Xīlǎng virus (XILV) is the only classified striavirus. Like thamnoviruses, but unlike cuevaviruses, dianloviruses, ebolaviruses, and marburgviruses, striaviruses appear to infect fish (Shi et al., 2018). Notably, striavirus genomes contain nine gene overlaps, encode at least three proteins without obvious homologs in other filovirus genera, and do not encode ribonucleoprotein (RNP) complex-associated protein (VP24).
Physicochemical and physical properties
Virions are assumed to contain one or several copies of linear negative-sense single‑stranded RNA genomes that are encapsidated independently.
Striaviruses likely express at least 10 proteins, of which six (nucleoprotein [NP], polymerase cofactor [VP35], transcriptional activator [VP30], the matrix protein [VP40], glycoprotein [GP1,2], and large protein [L]) are homologs of proteins expressed by cuevaviruses, dianloviruses, ebolaviruses, and marburgviruses and four (NP, VP35, GP1,2, and L) are homologs of proteins expressed by thamnoviruses (Hume and Mühlberger 2019). The second most abundant structural protein in virions is assumed to be NP, which encapsidates the striavirus genome. The least abundant protein is assumed to be L, which mediates striavirus genome replication and transcription (Shi et al., 2018, Hume and Mühlberger 2019).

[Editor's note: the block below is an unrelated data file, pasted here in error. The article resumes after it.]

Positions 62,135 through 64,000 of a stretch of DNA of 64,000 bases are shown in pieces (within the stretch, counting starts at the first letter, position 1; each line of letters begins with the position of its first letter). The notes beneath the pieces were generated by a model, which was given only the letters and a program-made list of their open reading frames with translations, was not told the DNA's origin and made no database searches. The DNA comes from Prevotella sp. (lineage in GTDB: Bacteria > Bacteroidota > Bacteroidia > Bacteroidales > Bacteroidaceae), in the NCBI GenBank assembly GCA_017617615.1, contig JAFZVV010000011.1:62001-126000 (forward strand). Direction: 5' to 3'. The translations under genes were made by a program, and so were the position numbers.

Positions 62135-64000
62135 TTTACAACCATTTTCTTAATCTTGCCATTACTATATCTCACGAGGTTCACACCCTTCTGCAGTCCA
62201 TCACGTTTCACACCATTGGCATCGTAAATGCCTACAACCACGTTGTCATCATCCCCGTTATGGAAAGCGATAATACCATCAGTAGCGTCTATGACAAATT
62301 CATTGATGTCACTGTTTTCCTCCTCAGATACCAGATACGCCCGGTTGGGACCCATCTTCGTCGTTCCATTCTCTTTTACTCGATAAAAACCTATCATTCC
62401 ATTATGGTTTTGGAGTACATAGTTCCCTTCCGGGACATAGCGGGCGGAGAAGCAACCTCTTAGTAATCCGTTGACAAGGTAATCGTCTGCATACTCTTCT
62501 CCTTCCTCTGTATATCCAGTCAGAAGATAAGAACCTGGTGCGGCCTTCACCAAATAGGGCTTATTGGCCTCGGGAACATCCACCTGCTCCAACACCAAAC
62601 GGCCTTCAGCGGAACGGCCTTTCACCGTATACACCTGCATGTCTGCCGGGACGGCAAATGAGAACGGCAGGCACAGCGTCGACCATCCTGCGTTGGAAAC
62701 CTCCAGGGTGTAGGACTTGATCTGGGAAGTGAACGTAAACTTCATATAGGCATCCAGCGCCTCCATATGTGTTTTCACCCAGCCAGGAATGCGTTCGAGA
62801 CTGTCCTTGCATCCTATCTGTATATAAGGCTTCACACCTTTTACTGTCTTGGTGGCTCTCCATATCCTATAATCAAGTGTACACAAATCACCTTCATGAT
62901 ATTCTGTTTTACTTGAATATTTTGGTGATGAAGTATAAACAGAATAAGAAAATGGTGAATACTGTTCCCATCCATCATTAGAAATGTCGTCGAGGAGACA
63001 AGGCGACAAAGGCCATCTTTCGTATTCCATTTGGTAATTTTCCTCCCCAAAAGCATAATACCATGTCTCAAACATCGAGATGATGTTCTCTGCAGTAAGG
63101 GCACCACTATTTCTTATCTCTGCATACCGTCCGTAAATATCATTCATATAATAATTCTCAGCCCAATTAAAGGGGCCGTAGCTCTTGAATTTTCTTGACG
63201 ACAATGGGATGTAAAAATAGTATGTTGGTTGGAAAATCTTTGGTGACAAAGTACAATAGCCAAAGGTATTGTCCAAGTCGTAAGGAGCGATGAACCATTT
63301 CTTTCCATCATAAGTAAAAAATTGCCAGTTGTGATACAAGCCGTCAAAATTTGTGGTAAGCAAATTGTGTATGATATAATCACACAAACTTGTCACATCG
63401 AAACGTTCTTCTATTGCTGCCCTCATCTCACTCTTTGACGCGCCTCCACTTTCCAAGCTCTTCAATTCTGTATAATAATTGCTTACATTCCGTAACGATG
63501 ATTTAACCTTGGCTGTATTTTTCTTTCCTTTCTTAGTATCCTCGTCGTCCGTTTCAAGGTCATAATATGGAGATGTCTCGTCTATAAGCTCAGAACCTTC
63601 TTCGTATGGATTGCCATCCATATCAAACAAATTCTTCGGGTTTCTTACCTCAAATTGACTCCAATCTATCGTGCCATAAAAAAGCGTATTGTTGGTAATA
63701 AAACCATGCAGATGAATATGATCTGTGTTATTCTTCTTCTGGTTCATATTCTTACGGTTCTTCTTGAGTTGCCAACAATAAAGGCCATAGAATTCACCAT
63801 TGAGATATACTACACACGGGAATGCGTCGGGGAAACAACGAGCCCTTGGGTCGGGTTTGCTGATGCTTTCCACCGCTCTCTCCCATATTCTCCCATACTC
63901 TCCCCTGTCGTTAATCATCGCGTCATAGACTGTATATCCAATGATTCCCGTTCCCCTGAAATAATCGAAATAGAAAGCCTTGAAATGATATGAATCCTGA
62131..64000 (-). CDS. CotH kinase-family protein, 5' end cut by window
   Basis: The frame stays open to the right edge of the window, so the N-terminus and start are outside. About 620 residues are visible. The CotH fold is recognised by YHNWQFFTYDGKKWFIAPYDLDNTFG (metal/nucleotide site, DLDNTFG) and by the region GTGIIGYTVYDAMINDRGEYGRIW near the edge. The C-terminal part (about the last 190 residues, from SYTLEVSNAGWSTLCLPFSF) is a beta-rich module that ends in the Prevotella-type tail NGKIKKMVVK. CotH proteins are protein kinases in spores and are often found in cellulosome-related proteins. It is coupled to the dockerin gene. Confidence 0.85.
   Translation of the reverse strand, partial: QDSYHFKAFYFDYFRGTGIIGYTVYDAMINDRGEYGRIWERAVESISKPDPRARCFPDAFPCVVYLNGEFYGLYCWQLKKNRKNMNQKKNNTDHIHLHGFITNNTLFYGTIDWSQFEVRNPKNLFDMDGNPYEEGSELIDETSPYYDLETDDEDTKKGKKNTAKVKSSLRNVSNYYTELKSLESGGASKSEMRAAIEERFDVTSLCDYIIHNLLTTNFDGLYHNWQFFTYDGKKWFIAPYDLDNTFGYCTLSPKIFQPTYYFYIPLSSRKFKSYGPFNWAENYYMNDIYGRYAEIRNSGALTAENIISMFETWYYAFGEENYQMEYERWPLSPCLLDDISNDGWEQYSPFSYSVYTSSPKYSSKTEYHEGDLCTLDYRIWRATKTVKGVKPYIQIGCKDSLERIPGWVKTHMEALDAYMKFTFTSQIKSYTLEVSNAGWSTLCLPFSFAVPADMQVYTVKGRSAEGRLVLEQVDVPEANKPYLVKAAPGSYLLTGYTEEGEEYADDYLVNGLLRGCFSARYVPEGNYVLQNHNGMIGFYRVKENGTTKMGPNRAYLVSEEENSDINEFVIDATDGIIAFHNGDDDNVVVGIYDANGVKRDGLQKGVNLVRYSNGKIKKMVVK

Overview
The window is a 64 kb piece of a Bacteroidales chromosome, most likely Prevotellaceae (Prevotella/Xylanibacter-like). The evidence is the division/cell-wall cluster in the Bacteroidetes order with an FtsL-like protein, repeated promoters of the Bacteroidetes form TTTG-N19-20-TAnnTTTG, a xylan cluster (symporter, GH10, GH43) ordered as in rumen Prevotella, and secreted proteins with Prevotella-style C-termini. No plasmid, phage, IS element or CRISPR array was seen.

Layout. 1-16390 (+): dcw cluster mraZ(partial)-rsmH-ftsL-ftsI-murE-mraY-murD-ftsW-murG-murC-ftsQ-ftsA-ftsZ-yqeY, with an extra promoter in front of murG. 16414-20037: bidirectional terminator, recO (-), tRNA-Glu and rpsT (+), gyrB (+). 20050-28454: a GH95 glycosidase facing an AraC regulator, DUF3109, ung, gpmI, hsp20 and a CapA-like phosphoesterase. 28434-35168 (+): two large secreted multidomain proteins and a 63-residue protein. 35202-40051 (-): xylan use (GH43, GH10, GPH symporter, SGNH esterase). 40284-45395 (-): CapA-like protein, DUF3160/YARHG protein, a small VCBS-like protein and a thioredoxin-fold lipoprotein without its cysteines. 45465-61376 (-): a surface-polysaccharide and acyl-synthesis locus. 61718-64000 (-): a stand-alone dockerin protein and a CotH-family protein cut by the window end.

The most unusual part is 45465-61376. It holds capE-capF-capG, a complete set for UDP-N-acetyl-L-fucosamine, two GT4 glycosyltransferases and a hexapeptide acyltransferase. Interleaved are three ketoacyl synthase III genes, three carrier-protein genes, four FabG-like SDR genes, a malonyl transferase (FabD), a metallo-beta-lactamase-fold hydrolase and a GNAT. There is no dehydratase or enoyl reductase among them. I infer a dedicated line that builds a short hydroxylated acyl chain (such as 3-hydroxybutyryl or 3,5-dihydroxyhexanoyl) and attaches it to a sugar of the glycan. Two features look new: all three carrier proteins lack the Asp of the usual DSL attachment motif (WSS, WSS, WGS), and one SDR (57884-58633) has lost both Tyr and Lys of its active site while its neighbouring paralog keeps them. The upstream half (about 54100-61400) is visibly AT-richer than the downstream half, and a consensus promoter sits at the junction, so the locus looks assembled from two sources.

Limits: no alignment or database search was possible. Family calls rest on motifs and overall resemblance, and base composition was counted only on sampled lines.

Genome organization and replication
The striavirus genome has the gene order 3′-NP-VP35-VP40-U1-GP-U2-VP30-U3-U4-L-5′, with U denoting genes expressing proteins of unknown function (Figure 1.Striavirus). The undetermined extragenic sequences at the extreme 3′-end (leader) and 5′-end (trailer) of the genome are assumed to be conserved and partially complementary. Genes are flanked by unique conserved transcriptional initiation and termination (polyadenylation) sites. All striavirus genes overlap.
Figure 1.Striavirus. Schematic representation of the striavirus genome organization. Genome is drawn to scale. Courtesy of Jiro Wada, NIH/NIAID/DCR/IRF-Frederick, Fort Detrick, MD, USA.
The replication strategy of striaviruses remains to be studied.
Striaviruses were discovered in 2011 by high-throughput sequencing of samples taken from striated frogfish (Antennarius striatus (G. Shaw, 1794)) captured by fishing trawlers in the East China Sea (Shi et al., 2018).
Derivation of names
Striavirus: from Antennarius striatus, the fish species to which the presumed host of XILV, striated frogfish, has been assigned (Shi et al., 2018).
Species demarcation criteria
The genus currently includes only a single species.
|Species||Virus name||Isolate||Accession number||RefSeq number||Available sequence||Virus Abbrev.|
|Xilang striavirus||Xīlǎng virus; Wēnlǐng frogfish filovirus||Xīlǎng virus/A.striatus-wt/CHN/2018/XYHYS28627||MG599980||Complete coding genome||XILV|